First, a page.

Twixmas at Troon
Ok, I hate the term “Twixmas” too, but I like alliteration! We set off for three nights of relaxation by the Ayrshire coast between Christmas and New Year, our stay at the Marine Hotel, Troon, being quite a bargain. And the sun shone on us again, especially the first day.
Irvine to Troon
On Day 1, we caught the train one stop to Irvine and walked back along the beach. Irvine is one of Scotland’s 1960s New Towns, but the Harbourside retains the charm of an older world. It also has a cracking view of Arran.
Leaving the Harbourside, we soon came across a dragon – a red sandstone one, anyway – which we stopped to admire before making our way along the sands back to Troon.
The next day, we drove inland to the old ironworks at Dunaskin. A relic of the Industrial Revolution, the works had previously been open as a museum but that failed about a decade ago and the site is now used by the Ayrshire Railway Preservation Group. Climbing the hill behind Dunaskin, in the path of an old horse-drawn tramway which was used to transport the iron ore, you come to the ruins of two old villages, Lethanhill and Burnfoothill (collectively known as the ‘Hill) which were built close to the mines. They were only abandoned in the 1950s and are now being absorbed into the forest. The plateau is crossed by several old railway tracks – we followed one of these for a while before descending back down to Dunaskin.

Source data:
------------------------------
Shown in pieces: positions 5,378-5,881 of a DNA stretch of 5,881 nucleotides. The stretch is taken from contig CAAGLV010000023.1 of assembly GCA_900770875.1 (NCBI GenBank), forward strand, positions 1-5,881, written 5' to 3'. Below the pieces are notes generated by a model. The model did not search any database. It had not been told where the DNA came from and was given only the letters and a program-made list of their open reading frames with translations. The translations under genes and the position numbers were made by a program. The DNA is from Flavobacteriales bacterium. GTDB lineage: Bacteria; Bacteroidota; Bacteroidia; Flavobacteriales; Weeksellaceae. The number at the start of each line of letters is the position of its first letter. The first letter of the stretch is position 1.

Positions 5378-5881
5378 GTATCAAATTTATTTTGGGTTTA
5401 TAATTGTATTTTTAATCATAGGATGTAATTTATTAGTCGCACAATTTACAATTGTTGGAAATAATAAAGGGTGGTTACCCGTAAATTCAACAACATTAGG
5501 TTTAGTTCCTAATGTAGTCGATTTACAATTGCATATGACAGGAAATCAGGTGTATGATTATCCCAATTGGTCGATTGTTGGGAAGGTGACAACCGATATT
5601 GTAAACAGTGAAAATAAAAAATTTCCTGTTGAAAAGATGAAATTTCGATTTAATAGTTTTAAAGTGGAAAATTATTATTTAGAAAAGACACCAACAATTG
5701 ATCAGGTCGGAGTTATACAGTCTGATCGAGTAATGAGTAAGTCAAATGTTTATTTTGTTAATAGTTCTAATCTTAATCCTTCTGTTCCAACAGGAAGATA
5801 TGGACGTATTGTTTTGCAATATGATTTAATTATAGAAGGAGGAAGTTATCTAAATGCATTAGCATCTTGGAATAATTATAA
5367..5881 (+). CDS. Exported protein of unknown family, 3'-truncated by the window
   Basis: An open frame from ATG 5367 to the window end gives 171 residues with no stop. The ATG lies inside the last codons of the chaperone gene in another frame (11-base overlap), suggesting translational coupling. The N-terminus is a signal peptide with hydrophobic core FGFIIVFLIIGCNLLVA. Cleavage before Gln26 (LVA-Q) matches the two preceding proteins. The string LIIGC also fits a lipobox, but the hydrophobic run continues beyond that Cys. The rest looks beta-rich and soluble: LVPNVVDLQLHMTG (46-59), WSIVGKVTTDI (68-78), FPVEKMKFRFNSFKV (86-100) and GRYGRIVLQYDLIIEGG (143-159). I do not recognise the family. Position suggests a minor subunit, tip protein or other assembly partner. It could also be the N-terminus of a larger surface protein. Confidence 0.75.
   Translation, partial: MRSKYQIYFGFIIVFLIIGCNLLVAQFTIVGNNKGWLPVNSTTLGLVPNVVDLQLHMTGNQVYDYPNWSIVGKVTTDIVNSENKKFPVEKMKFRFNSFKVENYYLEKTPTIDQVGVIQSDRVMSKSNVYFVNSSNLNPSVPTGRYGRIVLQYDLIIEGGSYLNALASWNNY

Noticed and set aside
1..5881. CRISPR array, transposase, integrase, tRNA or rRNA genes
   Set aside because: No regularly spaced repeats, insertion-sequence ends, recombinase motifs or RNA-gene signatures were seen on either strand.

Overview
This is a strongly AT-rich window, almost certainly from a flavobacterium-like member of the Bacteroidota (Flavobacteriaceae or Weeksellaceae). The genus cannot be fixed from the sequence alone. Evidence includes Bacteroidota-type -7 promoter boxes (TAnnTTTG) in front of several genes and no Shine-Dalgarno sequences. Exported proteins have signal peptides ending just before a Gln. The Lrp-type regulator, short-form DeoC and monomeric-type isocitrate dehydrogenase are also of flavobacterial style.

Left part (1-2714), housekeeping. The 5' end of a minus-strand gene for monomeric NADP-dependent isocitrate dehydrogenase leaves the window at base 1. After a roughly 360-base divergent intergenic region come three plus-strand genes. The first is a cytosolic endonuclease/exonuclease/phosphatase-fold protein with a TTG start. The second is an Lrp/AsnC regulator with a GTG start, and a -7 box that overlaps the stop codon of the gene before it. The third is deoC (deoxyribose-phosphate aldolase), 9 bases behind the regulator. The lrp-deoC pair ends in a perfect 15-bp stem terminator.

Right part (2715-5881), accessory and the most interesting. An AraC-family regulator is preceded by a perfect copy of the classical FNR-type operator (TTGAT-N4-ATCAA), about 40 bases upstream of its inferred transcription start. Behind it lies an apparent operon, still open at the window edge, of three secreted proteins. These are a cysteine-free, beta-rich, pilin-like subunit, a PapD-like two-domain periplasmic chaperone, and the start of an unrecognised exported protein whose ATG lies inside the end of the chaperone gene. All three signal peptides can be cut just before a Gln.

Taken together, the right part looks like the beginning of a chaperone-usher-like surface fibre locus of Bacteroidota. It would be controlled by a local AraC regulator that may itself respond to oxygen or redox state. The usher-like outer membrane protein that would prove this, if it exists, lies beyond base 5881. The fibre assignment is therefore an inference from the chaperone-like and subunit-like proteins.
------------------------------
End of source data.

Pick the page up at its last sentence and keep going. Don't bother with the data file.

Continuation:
The way down was very boggy and didn’t please me much – especially when it transpired that the last part of the route we were following was blocked by a new landowner. Fortunately, there were people in the ironworks working on the trains so we were able to find our way out through an open gate.
Troon at dusk
Finally, we had some beautiful sunsets. The volcanic plug rising from the sea in the first picture is Ailsa Craig.